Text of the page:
Rest. Our minds and bodies need it to be healthy. Our spirit needs it to remain in contact with our Lord and Savior. Every day we need to spend time with God. When we spend time with God, He helps us to make decisions and to know what is right. And God has given us the Sabbath—a day to set aside our worldly interests and get to know Him and His will for us. It is a day to celebrate not only creation but salvation! Time spent with God during the week and on Sabbath restores our minds, bodies, and spirit for the work God has for us to do.

How do you spend quiet time with God?

What can you do to guard against distractions during your quiet time?

The Bible story from Mark 1:29-35 (NKJV) shows how Jesus honored the Sabbath rest and how He took time to spend with His Father early in the morning. Indicate with numbers the correct order of the verses.

“So He came and took her by the hand and lifted her up, and immediately the fever left her.”

“Now as soon as they had come out of the synagogue, they entered the house of Simon and Andrew.”

“Now in the morning, having risen a long while before daylight, He went out and departed to a solitary place; and there He prayed.”

“And the whole city was gathered together at the door.”

“Then He healed many who were sick with various diseases.”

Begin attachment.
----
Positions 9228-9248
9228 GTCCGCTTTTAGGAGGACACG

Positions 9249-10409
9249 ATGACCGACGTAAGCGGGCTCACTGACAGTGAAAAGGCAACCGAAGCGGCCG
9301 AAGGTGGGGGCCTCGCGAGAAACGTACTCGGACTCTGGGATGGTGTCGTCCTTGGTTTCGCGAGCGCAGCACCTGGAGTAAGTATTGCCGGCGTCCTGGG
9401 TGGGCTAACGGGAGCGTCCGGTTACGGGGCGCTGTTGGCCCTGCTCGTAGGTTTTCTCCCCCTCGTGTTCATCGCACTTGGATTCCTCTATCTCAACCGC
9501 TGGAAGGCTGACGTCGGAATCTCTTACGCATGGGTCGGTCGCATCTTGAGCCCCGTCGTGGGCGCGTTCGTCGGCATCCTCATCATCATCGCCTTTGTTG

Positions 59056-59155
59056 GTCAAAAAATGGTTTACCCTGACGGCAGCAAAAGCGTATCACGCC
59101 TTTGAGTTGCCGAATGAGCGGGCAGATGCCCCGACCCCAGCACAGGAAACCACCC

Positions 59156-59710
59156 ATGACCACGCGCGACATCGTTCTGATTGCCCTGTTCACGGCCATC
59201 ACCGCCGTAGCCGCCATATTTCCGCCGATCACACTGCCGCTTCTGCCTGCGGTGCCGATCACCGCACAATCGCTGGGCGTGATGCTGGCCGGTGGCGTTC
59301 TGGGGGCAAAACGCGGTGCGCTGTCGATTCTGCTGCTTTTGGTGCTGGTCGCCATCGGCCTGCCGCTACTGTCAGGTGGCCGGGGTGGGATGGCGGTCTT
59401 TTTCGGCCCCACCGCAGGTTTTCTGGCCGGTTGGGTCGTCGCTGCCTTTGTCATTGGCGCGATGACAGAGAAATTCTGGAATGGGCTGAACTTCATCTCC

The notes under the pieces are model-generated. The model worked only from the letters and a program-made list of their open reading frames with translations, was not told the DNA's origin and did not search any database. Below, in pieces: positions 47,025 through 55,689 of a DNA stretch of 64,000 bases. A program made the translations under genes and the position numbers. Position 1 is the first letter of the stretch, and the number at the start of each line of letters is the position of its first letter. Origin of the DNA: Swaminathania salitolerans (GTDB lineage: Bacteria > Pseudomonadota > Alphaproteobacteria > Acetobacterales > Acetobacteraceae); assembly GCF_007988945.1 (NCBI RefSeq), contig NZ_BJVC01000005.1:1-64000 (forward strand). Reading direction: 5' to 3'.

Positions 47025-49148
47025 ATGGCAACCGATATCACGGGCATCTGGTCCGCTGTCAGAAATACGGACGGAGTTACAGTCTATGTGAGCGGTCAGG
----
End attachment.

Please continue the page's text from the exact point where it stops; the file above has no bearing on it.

“At evening, when the sun had set, they brought to Him all who were sick and those who were demon-possessed.”

“But Simon’s wife’s mother lay sick with a fever.”




Read Mark 1:35.

At first, spending quiet time with God may feel unusual. But, if you keep doing it, you will discover a joy and peace that nothing else gives.

Think you are too busy just to sit and listen for God to speak to you? Look at how busy Jesus was in Mark 1—the whole chapter is fast-paced. But Jesus gets up before the sun because more than sleep He needs to know what His Father has planned for Him on this day. He also wants to be sure His life is in the hands of His Father. After His prayer time, He knows what His Father wants Him to do. God may have instructed Jesus that it was time to move on. Perhaps He would say, “Let’s move on to the next village—we have work to do there.”

Time with God is a precious privilege. What are the obstacles in your life? A few minutes of extra sleep? A phone call cut five minutes short? One less e-mail or text message to write? What would our church be like if young people became involved? Imagine a whole generation of teenagers who make Jesus a priority in their lives. What might happen if young people would take time out of their busy lives to get in touch with the One who bought them eternal life? What is holding you back from making God first in your life?




Look up the following texts in the New International Version of the Bible, and answer the questions.